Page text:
(Post Apocalyptic Sweater Vest #2)
(Unfortunately, it is Sweater 19, according to my mental catalog, because 17 and 18 are patchworks, and they are not all the way done or not all the way dry, respectively.)
POST APOCALYPTIC SWEATERVEST #2 is also the thing that makes me want to give up and just make an entire fall “collection” - or collection, rather, since I hate using ironic quotes but I am not really good enough at putting them together and can’t say it straight, so from here on I will call it the collection* - that is some sort of blatant, overt, carefully crafted extended Rasputina reference. (Would this be unforgivable gauche?) If this sounds twee retro-90s teenage girl to you when I say this, I assure you that you are mistaken, but my unabashed affection for Rasputina and why my brain is tying handmade clothes to sounds probably deserves a separate post in which I am not using “quotes” and very nearly explaining/justifying the music I like, both of which are unpleasant habits! 
Anyway, that’s Sweater 19. 

(Post Apocalyptic Sweater Vest #2)

(Unfortunately, it is Sweater 19, according to my mental catalog, because 17 and 18 are patchworks, and they are not all the way done or not all the way dry, respectively.)

POST APOCALYPTIC SWEATERVEST #2 is also the thing that makes me want to give up and just make an entire fall “collection” - or collection, rather, since I hate using ironic quotes but I am not really good enough at putting them together and can’t say it straight, so from here on I will call it the collection* - that is some sort of blatant, overt, carefully crafted extended Rasputina reference. (Would this be unforgivable gauche?) If this sounds twee retro-90s teenage girl to you when I say this, I assure you that you are mistaken, but my unabashed affection for Rasputina and why my brain is tying handmade clothes to sounds probably deserves a separate post in which I am not using “quotes” and very nearly explaining/justifying the music I like, both of which are unpleasant habits! 

Anyway, that’s Sweater 19. 

THIS SEEMS LIKE A SLOPPY WAY TO DO A REPLY BUT I AM DETERMINED TO TRY IT

scitchet said: Have you looked into making a cardboard (or sometimes called a shoe box) loom? They are cheap. Not sure about durable.

Thanks for the idea! I’ve actually been messing with a homemade kid-style loom I made from a bit of packing crate pallet, but it’s been making me frustrated & very aware of the limitations, mostly - the dimensions are a bit small, and I can’t control the tension and the beat(?) as well as I want to make the diversity of things I want (lofty scarf, sturdy but thin kitchen cloth, etc.)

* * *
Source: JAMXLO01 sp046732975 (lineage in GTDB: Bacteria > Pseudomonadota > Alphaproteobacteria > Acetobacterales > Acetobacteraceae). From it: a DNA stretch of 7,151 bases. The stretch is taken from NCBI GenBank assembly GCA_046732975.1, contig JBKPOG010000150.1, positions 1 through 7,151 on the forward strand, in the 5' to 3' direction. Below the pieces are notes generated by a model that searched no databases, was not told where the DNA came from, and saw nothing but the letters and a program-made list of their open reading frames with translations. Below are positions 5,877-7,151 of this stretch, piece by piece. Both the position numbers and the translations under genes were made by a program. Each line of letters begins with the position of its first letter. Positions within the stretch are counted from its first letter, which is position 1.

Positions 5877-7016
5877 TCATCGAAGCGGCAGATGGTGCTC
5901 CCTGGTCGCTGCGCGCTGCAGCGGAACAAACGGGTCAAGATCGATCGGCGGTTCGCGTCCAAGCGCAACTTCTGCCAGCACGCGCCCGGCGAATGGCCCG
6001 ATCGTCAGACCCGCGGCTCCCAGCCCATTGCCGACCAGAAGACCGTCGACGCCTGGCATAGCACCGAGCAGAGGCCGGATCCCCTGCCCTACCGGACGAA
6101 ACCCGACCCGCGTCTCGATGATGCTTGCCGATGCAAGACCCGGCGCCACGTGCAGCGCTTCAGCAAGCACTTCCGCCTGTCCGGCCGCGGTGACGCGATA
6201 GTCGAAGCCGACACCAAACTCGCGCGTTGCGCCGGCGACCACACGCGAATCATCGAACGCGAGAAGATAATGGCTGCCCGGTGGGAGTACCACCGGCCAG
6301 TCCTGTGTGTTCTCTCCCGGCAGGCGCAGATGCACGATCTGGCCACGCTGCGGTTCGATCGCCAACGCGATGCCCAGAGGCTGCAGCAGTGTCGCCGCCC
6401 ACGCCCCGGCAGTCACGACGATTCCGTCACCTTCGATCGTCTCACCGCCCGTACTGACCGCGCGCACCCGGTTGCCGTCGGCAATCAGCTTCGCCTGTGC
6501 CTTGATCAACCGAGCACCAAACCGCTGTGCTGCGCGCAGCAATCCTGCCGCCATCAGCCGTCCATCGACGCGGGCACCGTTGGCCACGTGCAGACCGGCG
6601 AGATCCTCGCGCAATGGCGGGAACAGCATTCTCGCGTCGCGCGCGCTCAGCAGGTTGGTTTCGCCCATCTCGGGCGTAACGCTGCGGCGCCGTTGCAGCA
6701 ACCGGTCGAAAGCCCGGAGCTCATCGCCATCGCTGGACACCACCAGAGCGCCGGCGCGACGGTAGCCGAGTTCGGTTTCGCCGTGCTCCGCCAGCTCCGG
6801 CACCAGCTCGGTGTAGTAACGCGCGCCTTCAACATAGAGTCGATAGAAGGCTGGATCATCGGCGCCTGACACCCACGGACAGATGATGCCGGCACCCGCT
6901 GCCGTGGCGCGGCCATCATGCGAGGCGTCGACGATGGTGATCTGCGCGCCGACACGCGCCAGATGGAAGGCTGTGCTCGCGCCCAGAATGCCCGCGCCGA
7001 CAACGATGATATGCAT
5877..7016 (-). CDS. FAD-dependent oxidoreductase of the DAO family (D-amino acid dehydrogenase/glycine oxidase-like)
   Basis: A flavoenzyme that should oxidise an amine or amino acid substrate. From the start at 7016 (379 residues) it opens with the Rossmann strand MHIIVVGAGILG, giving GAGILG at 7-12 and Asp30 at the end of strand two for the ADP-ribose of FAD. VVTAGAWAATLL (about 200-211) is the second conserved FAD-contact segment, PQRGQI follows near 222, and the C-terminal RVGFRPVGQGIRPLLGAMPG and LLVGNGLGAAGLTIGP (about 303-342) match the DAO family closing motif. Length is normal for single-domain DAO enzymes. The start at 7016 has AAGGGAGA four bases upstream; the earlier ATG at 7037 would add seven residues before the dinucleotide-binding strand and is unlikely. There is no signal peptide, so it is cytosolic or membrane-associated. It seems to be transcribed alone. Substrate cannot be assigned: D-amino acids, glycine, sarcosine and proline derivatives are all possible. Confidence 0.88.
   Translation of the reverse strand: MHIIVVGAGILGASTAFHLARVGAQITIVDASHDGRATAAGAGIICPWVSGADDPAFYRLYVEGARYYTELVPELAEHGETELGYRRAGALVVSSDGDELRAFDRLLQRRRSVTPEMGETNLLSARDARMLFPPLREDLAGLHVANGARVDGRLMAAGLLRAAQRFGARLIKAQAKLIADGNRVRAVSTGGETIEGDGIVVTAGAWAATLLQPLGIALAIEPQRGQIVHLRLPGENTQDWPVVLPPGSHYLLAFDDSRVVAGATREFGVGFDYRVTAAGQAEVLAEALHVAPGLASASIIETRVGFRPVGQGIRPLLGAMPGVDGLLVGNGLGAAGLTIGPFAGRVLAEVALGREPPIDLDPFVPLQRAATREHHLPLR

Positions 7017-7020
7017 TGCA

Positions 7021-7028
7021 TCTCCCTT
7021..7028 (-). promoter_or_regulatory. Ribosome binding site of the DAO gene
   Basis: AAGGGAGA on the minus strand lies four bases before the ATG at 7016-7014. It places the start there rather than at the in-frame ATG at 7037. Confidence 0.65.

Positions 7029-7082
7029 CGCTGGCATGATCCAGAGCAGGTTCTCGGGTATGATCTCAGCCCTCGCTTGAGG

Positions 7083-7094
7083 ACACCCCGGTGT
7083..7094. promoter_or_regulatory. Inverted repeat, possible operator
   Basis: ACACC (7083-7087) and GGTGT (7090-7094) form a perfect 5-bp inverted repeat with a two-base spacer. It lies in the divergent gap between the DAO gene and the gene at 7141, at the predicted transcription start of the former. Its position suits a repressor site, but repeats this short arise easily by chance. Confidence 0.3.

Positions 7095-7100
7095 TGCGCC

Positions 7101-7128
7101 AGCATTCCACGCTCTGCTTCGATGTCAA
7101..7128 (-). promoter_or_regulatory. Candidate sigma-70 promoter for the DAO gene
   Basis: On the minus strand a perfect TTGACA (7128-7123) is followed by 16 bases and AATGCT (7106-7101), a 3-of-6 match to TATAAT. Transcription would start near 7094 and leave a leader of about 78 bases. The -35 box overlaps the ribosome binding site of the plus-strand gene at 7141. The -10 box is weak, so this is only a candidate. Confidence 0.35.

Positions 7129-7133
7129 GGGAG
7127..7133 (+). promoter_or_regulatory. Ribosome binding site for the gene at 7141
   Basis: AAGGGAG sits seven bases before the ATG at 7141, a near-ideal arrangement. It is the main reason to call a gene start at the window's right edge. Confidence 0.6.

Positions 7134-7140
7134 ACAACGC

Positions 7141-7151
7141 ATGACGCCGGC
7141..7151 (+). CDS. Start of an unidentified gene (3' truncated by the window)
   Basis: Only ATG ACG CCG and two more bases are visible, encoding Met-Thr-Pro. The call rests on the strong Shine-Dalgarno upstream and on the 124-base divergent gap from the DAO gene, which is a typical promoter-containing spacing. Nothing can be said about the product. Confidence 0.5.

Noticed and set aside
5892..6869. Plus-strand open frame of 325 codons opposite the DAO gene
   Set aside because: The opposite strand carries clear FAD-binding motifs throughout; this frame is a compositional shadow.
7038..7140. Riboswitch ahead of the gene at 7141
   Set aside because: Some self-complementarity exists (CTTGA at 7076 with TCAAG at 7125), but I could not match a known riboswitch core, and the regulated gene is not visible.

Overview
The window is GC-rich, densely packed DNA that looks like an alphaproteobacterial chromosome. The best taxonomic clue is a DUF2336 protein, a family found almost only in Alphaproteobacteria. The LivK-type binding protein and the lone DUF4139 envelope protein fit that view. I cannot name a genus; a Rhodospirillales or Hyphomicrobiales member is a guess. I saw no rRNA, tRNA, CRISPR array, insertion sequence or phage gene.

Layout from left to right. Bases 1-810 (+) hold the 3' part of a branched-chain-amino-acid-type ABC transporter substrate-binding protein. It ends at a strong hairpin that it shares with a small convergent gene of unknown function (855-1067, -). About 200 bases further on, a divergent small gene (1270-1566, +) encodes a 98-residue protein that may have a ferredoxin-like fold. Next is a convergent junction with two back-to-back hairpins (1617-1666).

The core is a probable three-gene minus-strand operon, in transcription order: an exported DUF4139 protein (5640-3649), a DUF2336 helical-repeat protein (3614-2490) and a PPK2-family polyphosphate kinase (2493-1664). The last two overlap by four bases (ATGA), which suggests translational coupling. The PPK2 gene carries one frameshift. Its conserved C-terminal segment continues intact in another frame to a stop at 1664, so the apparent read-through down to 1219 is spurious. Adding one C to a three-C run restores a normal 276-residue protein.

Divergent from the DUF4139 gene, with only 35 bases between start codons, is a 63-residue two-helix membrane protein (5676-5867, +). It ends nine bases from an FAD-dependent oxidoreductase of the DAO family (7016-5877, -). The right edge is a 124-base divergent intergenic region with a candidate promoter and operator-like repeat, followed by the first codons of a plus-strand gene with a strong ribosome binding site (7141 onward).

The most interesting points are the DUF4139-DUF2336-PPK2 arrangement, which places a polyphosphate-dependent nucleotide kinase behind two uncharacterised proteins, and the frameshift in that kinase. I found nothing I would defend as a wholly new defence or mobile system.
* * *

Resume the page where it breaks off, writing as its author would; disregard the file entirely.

irrational reasonable

So I’m thinking that if I got a small loom now, it would be small, and useful, and I could make a move towards that little dream of a home mostly hand-furnished by making kitchen towels on it even though being settled enough for a big loom is a few years away, AND MOST IMPORTANTLY OF ALL, I could make a packet of hand-loomed linen kitchen towels for my brother, who is a scientist, who is setting up a real household for the first time really, and who deserves durable handmade closewoven tea-towels to use during all those vital bread-baking stages where you have to let the dough rise under a cover, and who above all of that is probably the best combination of traits of anyone I give handmade things to as gifts on anything like a regular basis, as he seems to value the work while still putting things to Everyday Use. 

CONS:

  • Even little baby toy looms are kind of expensive
  • I am trying to knit sweaters! It is a bad time to do loom things, given that I would probably get all fascinated by it and want to spend all of my time figuring out how to do it. 

ADDITIONAL CONS:

  • I already have yarn planned out - a handspun blend - for a perfect beautiful woven scarf, and I am personally of great faith that I could master the basic weave I want by mid-September, and it would be so gorgeous, and besides I am pretty sure that one of my main infatuations with design (and the key to my non-success!) is that I want to make things; I want to learn all these different ways of making things; I want to get an idea in my head like a watercolor-looking plainweave scarf and learn the techniques I need to make it real all by myself instead of shopping it out; I can’t understand how you could be happy shopping it out, and don’t wholly grasp how really famous fashion designers manage not to die of frustration since mostly other people are doing all the sewing. Anyway. 

I really do have this big complicated notion that it would be very good to have a room in your home where all of the soft furnishings are handmade, and that this would be manageable, and that delicate-durable design aesthetic could then potentially spread from that room to others until everything had that beatufiul personal wabi-sabi quality in it. I don’t know if that justifies a loom, though.

Another super-soft merino, hand-dyed wool handspun by me. This looked forgettable in the wool, but was beautiful to spin, and I like the stripes - the combination of rich tigereye colors and yet the neutral/masculine wearability. Color, and nice color, but not too much. ANYWAY IT’S GONNA BE A HAT I AM SO PROUD.

Another super-soft merino, hand-dyed wool handspun by me. This looked forgettable in the wool, but was beautiful to spin, and I like the stripes - the combination of rich tigereye colors and yet the neutral/masculine wearability. Color, and nice color, but not too much. ANYWAY IT’S GONNA BE A HAT I AM SO PROUD.